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Tools for Improved Quality

Here’s a look at some recent developments in the metrology arena that can help you improve your production quality.
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The Quality Data Cloud


When you hear the word “cloud” nowadays, you’re probably not thinking cirrus or cumulus, but something that has to do with data that’s “up there” somewhere.

But there is another type of data-filled cloud that is in the arena of metrology: the point cloud that’s created by sensors, information that can be highly useful.

Speaking of the AIMax cloud optical 3D sensor that Zeiss (zeiss.com/metrology/home.html) has developed, Michael Scheffler, business development manager in the Zeiss Industrial Metrology business group, says, “By capturing dense point clouds, the Zeiss AIMax cloud offers the possibility of measuring multiple features, such as bending edges, rivets, surface points and T pins, with just a single capture. The measurement setup is fast and intuitive, and the result is visualized immediately after the measurement in the 3D point cloud. For the user, this is a very comfortable and time-saving solution.”

The sensor can be used integrated into a line or robot-based for applications in body construction. It can be used to inspect assembly and welding processes, make gap-and-flush measurements, and even measure what have been difficult to analyze, things like nuts and rivets that can be obscured.

A single sensor provides the capabilities to perform gray scale image processing, multi-line triangulation and shadow analysis. This means it lends itself to measuring complex geometric characteristics. Additionally, there is digital camera technology that provides signal lines up to 100 m.

Thanks to optimized projection technology and high 3D-resolution, even small features on sheet metal can be measured.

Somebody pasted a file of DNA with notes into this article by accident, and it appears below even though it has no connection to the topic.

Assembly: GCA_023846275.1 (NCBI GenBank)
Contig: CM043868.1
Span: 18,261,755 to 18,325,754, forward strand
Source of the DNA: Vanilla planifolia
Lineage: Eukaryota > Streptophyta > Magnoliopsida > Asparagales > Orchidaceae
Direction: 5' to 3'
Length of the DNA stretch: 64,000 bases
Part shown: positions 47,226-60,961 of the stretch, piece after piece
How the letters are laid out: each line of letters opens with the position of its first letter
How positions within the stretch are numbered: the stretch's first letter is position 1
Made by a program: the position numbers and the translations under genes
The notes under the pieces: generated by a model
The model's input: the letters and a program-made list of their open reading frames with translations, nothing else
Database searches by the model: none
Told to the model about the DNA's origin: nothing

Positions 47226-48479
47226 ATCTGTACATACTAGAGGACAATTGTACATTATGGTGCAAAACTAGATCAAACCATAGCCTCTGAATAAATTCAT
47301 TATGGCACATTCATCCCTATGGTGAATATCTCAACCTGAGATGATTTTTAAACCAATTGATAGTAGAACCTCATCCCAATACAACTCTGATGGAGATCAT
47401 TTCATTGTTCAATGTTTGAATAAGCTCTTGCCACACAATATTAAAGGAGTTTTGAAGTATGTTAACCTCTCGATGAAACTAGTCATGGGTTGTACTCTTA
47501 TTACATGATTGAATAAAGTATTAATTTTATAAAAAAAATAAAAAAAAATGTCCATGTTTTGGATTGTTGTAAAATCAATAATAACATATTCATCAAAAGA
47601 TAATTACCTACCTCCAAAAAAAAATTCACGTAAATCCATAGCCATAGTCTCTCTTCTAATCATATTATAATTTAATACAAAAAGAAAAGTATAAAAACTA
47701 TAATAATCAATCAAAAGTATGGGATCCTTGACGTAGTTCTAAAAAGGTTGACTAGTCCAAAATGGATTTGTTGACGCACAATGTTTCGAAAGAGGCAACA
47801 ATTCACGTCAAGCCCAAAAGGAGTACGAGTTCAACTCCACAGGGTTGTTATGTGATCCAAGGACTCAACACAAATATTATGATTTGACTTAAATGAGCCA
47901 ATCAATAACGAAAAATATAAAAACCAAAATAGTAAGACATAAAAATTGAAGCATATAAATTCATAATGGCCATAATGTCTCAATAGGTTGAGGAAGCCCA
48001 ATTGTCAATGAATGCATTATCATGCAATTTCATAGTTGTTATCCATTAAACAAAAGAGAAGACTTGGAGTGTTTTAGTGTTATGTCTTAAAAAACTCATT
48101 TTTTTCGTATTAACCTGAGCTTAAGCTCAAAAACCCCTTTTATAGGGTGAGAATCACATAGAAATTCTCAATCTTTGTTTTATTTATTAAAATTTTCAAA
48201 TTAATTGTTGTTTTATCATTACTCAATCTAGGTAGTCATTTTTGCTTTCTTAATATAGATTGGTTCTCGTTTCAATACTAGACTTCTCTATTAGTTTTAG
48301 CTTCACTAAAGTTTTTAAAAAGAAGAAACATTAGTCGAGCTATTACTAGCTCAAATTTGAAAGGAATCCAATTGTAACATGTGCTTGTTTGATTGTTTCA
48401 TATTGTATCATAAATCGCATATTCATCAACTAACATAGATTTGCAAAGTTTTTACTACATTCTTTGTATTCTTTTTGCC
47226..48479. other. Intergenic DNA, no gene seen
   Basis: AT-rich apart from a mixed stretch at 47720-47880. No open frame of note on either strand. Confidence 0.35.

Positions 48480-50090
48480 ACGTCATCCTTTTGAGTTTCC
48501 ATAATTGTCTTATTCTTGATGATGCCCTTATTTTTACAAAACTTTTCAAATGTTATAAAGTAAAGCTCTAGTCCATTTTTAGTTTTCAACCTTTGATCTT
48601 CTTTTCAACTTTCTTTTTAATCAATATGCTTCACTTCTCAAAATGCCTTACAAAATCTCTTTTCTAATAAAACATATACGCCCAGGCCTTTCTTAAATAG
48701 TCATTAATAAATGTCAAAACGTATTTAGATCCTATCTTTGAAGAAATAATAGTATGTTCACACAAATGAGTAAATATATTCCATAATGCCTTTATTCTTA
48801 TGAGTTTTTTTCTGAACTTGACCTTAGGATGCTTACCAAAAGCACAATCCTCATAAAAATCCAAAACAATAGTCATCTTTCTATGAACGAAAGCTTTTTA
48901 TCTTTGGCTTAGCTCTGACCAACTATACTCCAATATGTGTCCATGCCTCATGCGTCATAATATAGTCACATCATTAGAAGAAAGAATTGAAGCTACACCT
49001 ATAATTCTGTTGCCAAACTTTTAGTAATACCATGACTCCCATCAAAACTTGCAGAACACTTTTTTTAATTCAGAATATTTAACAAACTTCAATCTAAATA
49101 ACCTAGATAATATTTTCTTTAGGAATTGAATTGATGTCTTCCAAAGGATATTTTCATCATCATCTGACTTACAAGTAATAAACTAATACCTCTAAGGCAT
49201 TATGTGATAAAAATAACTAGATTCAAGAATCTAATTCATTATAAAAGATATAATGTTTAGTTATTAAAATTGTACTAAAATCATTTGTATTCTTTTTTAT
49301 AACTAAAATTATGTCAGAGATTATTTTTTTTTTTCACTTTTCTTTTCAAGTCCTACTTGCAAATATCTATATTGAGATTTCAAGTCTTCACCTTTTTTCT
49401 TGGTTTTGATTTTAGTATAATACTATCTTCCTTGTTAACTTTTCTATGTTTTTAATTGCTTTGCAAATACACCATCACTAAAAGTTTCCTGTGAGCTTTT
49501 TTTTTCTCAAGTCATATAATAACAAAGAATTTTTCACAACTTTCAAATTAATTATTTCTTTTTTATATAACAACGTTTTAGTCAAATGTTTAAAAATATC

Speed of operation makes 100 percent inspection a possibility. And feature extraction in the point cloud is said to provide increased robustness, faster setup and improved ease of use compared to traditional image processing systems.

Nothing cloudy about that.

Sensors Meet Automation


When you take parts from two words and combine them to come up with a new coinage, it is called creating a “portmanteau” word. Brunch. Infotainment. Guesstimate.

And the people at Hexagon Manufacturing Intelligence have come up with a portmanteau word that they’re probably hoping will catch on among people in the metrology community: “Senmation.”
Senmation brings together “sensors” and “automation.”

So what do they mean?

Senmation is a universal sensor interface for coordinate measuring machines (CMMs) that allows fully automatic sensor exchange within a part program.

There are several things packed into that. For one, this means that the CMM can become a multisensor device. For example, Hexagon has established exchange capability for HP-S-X5 HD scanning probes, full 3D fixed scanning heads capable of simultaneously measuring in X, Y and Z to precisely define the orientation of workpiece surfaces, suited for measuring mechanical part tolerances and geometries; the HP-S-X1 scanning probes that, when combined with the HH-AS-2.5 indexable probe head, provides simultaneous probing in all axes while staying orthogonal to the contact surface; the PRECITEC LR optical sensor which uses focused white light for measurements on a variety of materials with submicron-level accuracy. These various probes can be used within a single measurement program without any operator intervention.